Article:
Shultz approached the building, looking about for trouble. The Wolf soldier had been given a routine task: a young Cross girl had been caught stealing and had managed to get away, and he had been ordered to find her and bring her in. No one knew where she lived or had even seen her until recently, and she had also been seen around a Fox man nobody recognized either, suggesting she was a derelict with the Fox so he would have to be brought in for questioning as well. She had been seen enough in this area that, after a quick look in the other buildings, the process of elimination said she was in this one. As he walked, he paused, sniffing: the faint scent of blood was in the air, and as he approached the entrance to this building it became stronger. Ready to draw his sword, he eased it a little out of its sheath and kicked open the door, and was stopped short by what he saw.

The Fox he was asked to bring in was laying slumped over a backpack, his blood having pooled around him from a wound in the middle of his back. The Cross was staring up at him, and there was no doubt in his mind that she was responsible: a knife was clutched in her hand, and both the knife and her hand were bloodied. The Fox hadn't gone down without a fight, either: a black eye, a few cuts, and a swollen bruise on the Cross's cheek showed that she certainly had to fight for her survival. Keeping a hand on his sword's hilt, the Wolf walked over to stand across her from the dead Fox. "What happened?"

"I killed him," she said simply.

"I can see that. How, and why?" he asked.

She looked down at the Fox for a moment before returning her gaze to the Wolf. "He was gonna leave me here for screwing up a job he gave me, so he had a chance to get away. I didn't like it, so we fought. He beat me up and thought I was out cold, then I sneaked up on him and stabbed him in the back."

Shultz nodded slowly. This was pretty open-and-shut: some Cross had been caught stealing, fled to her keeper (for lack of a better word), and then was betrayed by him, so they fought and she killed him. But an idea came to him suddenly that made him weigh some options. "How old are you?"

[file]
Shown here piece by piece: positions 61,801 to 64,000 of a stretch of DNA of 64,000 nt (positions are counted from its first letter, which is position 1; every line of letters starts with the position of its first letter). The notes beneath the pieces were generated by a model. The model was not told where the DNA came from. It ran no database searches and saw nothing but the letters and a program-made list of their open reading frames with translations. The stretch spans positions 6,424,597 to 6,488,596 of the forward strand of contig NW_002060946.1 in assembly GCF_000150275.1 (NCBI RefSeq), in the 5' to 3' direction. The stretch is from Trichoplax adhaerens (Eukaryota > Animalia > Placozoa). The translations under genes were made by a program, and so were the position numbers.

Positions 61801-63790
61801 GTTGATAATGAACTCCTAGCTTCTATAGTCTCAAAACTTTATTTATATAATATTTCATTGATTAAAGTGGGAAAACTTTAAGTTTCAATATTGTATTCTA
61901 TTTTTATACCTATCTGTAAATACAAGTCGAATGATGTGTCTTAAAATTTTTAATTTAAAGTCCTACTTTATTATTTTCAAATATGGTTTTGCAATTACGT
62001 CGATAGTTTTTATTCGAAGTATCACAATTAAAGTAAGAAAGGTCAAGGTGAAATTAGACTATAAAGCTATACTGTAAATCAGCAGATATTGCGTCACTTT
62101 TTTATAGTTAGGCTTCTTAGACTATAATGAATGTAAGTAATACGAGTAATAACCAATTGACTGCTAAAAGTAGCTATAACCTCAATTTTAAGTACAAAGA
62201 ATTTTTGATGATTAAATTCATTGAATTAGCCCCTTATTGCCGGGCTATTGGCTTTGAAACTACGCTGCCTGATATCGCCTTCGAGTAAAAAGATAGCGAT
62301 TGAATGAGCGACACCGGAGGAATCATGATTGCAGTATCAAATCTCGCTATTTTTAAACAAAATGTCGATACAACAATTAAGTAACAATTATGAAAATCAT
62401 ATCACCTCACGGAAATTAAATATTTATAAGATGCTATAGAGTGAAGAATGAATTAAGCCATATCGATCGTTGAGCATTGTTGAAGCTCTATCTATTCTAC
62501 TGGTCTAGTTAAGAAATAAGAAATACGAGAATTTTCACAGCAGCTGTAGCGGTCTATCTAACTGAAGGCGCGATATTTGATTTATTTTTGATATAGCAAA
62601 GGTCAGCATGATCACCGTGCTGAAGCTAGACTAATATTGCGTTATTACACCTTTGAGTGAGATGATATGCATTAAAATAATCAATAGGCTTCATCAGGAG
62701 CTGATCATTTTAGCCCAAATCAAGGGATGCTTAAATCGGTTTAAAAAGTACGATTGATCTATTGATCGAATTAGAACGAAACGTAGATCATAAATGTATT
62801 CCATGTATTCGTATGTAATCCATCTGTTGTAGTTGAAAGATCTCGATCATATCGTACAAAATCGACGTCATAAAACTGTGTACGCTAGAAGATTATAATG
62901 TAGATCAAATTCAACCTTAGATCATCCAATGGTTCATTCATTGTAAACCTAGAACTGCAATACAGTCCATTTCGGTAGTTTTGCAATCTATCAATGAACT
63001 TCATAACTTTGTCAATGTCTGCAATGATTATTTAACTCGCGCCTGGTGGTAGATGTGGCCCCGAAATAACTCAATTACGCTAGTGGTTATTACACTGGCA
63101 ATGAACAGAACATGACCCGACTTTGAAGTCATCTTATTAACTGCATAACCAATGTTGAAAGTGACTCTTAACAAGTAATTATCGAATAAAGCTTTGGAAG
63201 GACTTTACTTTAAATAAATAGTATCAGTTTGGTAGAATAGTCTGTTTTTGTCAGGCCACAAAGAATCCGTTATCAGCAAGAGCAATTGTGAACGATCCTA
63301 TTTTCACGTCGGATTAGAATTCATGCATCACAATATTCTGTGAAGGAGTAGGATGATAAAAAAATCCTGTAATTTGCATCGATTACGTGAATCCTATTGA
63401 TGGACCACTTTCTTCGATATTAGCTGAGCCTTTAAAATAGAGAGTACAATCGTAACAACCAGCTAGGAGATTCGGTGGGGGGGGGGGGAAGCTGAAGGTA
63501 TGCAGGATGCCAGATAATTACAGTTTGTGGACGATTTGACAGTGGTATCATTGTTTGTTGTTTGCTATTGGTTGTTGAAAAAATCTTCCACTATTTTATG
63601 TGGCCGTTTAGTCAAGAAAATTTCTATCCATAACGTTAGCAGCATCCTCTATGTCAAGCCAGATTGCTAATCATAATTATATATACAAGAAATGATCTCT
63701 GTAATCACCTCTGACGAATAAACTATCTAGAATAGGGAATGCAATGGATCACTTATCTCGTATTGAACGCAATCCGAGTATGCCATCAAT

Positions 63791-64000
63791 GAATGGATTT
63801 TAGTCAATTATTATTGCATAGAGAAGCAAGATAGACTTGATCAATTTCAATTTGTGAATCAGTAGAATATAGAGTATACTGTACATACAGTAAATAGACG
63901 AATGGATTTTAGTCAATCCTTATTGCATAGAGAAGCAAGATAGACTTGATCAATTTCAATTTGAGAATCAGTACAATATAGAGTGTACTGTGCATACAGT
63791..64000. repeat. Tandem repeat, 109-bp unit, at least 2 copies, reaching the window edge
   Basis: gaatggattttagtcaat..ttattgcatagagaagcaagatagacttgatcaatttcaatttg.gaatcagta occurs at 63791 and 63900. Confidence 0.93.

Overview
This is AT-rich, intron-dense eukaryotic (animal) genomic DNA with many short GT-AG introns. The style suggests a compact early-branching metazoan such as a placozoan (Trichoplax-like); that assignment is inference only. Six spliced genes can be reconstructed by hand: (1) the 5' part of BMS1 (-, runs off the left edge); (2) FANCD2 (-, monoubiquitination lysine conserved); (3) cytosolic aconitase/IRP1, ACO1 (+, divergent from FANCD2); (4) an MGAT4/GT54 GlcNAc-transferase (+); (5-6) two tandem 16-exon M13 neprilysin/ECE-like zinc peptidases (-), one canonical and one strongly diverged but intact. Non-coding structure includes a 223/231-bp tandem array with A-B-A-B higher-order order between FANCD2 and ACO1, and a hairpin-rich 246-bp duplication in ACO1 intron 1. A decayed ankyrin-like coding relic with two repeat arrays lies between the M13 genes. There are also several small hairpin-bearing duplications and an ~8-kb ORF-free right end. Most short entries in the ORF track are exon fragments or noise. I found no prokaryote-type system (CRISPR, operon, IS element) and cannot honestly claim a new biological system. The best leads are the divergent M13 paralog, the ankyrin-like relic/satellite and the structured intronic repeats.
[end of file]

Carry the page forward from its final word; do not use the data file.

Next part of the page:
The Cross blinked at the unexpected question. "Don't know. Thirteen I think," she said.

"And where are your parents? Your real parents?" he continued. "You're a Coyote and...Jackal Cross, aren't you?" he reasoned.

"That's what people say, but don't know 'em," she replied.

He rubbed his chin in thought as he looked the girl over. A youth who already knew how to be quiet and stay out of sight, and who not only had no family that she knew of, but was also a Cross, so who would really miss her anyway? The corner of his lips curved up in a smirk. "Did you enjoy killing him?" he asked.

She looked at the Fox again, this time for a bit longer. "Not really, but he deserved it, and I wanted to live."

"Perfect. Now, come with me, I have some people to introduce you to," he said.

The Cross could pick up from his tone that he was scheming something not on the up and up; her until-recently father had done a lot of scheming and lying. "Your commander, right?"

Shultz kept smiling at her. "One of them. Not the one you think: he's not the one who punishes criminals like you. Of course if you'd rather I can just turn you over to that one and that'll be the end of you," he replied happily.

She cocked her head slightly at him, squinting as she tried to think of what he was planning to do with her, but whatever it was, she only had to consider his offer for a second: she had just killed to live, so there was no sense in letting herself be turned over to the law now. "Fine."

"Good. Now put down the knife." When she didn't react right away, he repeated more firmly, "Put down the knife. You got him with his back turned but you can't kill me." Narrowing her eyes at him for a moment, she obeyed and dropped the weapon. "That's more like it. Now come here." Not waiting this time, the Wolf reached over and grabbed her by the arm and one ear, making her yelp in pain and try to pull away. "Quiet. You have to look like a prisoner," he said as he started leading her outside.

She panted and hissed through clenched teeth, but soon calmed down enough to understand what he meant and half followed and half was dragged behind him.

"By the way, Cross, what's your name?"

She shrugged, grunting from pain. "Nng...he called me lots of things since we moved from place to place."

He nodded. "Probably so your name didn't catch on...but what did he call you when you were alone?"

"...Umi," she answered.